A square matrix relating derivatives of a variable in one coordinate system to the derivatives of the same variable in a second coordinate system. It arises when the chain rule for differentiation is written in matrix form.
A method for finding equivalent nodal loads when the actual load is distributed over a surface of a volume. The element shape functions are used so that the virtual work done by the equivalent loads is equal to the virtual work done by the real loads over the same virtual displacements. This gives the most accurate load representation for the finite element model. These are the non-essential stress boundary conditions in a finite element analysis.
For non-linear large deflection problems the equations can be defined in various ways. If the grid moves with the body then the equations are defined in Lagrangian coordinates. Here the mass in the element is fixed but the volume changes. See also Eulerian Method.
A method for finding the first few Eigenvalues and eigenvectors of a set of equations. It is very well suited to the form of equations generated by the finite element method. It is closely related to the method of conjugate gradients used for solving simultaneous equations iteratively.
Minimisation of the sum of the squares of the distances between a set of sample points and a smooth surface. The finite element method gives a solution that is a least squares fit to the equilibrium equations.
A technique for modelling part-through cracks in shell type structures. An equivalent distributed spring replaces the crack with matching compliance, so the curvature is effectively ignored but the modelling is easier.
The assumed displacement form of the finite element solution gives a lower bound on the maximum displacements and strain energy (i.e. these are under estimated) for a given set of forces. This is the usual form of the finite element method. See also Strain Energy.
The material flexibility matrix is the inverse of the Material Stiffness Matrix allowing the strains to be found from a given set of stresses. The resulting matrix must be symmetric and positive definite.
The physical properties required to define the material behaviour for analysis purposes. For stress analysis typical required material properties are Young's modulus, Poisson's ratio, density and coefficient of linear expansion. The material properties must have been obtained by experiment.
Membrane behaviour is where the strains are constant from the centre line of a beam or centre surface of a plate or shell. Plane sections are assumed to remain plane. A membrane line element only has stiffness along the line, it has zero stiffness normal to the line. A membrane plate has zero stiffness normal to the plate. This can cause zero energy (no force required) displacements in these normal directions. If the stresses vary linearly along the normal to the centre line then this is called bending behaviour.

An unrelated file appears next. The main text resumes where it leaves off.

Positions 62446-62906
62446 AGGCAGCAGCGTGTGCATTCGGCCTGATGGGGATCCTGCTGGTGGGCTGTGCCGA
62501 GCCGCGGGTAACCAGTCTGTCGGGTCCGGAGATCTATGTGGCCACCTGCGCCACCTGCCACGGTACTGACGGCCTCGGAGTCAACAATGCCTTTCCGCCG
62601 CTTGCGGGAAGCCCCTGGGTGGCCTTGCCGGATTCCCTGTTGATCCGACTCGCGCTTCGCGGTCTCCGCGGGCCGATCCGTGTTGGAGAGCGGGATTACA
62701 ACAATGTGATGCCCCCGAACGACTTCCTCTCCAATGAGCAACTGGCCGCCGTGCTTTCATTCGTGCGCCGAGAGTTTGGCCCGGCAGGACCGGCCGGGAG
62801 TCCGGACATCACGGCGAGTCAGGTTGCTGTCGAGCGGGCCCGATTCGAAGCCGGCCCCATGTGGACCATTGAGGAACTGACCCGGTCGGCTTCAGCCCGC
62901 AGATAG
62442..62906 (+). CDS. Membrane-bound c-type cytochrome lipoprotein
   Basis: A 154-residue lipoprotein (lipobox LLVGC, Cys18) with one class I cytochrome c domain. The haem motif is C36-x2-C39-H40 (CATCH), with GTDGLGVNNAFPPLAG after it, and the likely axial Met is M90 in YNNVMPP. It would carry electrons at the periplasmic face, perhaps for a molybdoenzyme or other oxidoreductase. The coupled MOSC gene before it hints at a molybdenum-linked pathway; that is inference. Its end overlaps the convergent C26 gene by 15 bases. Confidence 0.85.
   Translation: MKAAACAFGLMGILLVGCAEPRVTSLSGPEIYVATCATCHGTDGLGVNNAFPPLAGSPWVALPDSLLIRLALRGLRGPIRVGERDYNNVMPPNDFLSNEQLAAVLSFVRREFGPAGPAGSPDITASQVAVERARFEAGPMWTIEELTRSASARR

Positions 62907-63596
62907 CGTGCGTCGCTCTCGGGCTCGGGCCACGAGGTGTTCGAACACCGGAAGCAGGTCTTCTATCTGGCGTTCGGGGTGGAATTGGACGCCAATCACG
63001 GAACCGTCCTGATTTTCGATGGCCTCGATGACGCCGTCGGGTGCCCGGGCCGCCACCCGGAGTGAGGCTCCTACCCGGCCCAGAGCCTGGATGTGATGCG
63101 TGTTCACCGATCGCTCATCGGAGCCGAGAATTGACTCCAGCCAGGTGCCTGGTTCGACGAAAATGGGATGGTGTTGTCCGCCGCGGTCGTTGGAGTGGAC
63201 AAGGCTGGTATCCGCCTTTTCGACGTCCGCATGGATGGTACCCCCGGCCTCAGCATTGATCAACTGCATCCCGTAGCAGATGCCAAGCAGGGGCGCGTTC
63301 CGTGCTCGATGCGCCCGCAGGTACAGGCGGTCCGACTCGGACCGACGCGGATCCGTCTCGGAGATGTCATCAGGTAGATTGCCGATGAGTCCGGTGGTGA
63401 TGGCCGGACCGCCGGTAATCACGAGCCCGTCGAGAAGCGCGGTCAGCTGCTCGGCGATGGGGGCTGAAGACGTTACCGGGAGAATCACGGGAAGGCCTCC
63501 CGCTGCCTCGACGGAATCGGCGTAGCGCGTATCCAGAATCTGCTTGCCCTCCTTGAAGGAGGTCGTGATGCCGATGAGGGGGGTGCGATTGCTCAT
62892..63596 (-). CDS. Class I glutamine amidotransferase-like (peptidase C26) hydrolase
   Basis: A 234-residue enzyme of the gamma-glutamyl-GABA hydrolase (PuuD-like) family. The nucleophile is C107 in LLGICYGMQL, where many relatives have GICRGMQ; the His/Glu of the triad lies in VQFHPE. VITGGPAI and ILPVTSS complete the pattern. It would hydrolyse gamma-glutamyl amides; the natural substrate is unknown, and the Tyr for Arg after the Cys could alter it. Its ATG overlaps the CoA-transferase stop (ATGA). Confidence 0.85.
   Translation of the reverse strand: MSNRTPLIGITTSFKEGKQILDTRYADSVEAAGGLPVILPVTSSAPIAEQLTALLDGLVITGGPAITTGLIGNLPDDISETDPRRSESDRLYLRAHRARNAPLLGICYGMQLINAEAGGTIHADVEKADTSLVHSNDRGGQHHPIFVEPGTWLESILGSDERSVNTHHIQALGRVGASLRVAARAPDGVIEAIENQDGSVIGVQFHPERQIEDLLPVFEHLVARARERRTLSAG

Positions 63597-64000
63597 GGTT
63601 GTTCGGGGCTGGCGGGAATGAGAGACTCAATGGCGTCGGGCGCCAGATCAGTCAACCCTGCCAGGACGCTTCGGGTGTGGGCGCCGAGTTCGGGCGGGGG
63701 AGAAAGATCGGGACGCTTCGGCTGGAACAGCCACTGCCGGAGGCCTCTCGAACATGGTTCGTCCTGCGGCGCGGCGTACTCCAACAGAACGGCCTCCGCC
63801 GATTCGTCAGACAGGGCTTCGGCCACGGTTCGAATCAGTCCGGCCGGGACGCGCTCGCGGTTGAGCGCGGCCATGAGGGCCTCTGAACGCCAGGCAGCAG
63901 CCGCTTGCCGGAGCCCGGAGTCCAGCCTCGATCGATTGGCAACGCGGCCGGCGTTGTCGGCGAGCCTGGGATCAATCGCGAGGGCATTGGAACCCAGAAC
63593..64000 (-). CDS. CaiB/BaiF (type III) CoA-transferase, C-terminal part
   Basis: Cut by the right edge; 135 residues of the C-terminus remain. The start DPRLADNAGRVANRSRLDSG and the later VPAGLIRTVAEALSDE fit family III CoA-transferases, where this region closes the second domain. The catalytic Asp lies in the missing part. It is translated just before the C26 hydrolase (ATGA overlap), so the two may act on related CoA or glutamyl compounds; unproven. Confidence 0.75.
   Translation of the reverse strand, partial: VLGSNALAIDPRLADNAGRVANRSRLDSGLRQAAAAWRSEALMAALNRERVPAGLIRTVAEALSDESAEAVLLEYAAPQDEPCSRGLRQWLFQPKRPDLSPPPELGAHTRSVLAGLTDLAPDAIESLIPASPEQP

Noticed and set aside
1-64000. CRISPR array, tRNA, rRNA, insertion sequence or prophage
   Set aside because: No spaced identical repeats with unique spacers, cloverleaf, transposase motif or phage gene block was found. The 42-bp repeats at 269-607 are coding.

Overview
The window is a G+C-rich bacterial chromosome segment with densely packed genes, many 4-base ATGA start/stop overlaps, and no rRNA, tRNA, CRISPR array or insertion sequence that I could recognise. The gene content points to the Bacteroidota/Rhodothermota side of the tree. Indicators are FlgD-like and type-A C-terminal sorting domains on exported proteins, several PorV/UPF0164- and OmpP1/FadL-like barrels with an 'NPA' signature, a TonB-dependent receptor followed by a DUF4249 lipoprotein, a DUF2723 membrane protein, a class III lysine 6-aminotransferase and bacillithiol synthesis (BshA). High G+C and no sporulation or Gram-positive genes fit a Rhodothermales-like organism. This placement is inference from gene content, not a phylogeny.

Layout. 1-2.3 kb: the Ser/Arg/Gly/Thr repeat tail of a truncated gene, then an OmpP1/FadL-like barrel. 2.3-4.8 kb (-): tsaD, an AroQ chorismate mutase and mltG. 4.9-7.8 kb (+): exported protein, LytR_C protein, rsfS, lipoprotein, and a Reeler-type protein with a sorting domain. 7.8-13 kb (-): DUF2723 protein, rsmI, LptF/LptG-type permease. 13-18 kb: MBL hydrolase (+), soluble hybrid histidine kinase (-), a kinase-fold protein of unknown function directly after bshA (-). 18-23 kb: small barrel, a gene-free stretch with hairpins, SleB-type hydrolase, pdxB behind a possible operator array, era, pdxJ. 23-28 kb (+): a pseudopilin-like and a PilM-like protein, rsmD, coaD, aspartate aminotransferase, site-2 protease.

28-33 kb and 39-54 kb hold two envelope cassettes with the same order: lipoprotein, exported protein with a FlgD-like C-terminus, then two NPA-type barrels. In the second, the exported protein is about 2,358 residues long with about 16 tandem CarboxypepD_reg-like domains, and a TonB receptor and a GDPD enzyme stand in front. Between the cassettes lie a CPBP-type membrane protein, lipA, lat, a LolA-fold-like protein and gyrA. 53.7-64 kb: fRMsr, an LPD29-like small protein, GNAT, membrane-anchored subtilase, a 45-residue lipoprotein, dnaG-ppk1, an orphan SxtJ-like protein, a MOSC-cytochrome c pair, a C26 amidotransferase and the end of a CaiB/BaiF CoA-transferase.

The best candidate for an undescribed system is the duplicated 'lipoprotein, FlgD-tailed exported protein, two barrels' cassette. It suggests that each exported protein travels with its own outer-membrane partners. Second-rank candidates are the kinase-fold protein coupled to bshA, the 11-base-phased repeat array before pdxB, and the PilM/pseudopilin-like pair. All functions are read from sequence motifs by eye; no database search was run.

The mesh density indicates the size of the elements in relation to the size of the body being analysed. The mesh density need not be uniform all over the body There can be areas of mesh refinement (more dense meshes) in some parts of the body. See also Mesh Refinement.
The creation of a suitable mesh model, to represent the given structure with suitable refinement in regions of high field variation, good representation of boundaries, and incorporating all other required features.
There can be areas of mesh refinement (more dense meshes) in some parts of the body. Making the mesh finer is generally referred to as h-refinement. Making the element order higher is referred to as P-Refinement.
The damping associated with the generalised displacements defined by the eigenvectors. Its value has no physical significance since the eigenvector contains an arbitrary normalising factor.eigenvectors contain an arbitrary normalising factors.
The mass associated with the generalised displacements defined by the eigenvectors. Its value has no physical significance since the eigenvector contains an arbitrary normalising factor but the ratio of modal stiffness to modal mass is always the eigenvalue.
The stiffness associated with the generalised displacements defined by the eigenvectors. Its value has no physical significance since the eigenvectors contain arbitrary normalising factors but the ratio of modal stiffness to modal mass is always the Eigenvalues.
A systems engineering methodology that focuses on creating and exploiting domain models as the primary means of information exchange between engineers, rather than on document-based information exchange.
The branch of science and technology concerned with the production of computer models to study the design, construction, operation and maintenance of materials, components, structures, systems and processes.
Three separate deformation modes exist at any point along a crack profile, representing the basic effects of crack opening, shearing and tearing, commonly known as modes I, II and III. In practice, combinations of these modes are usually present.
A generalisation of the Coulomb friction failure law; used for concrete, rock and soils, where the hydrostatic stress does not influence yielding. The criterion is an inverted hexagonal pyramid in principal stress space.
Used in CFD to accelerate the convergence of iterative solution techniques based on the solution of a set of simultaneous correction equations, and allowing a reduction in the number of equations to be solved.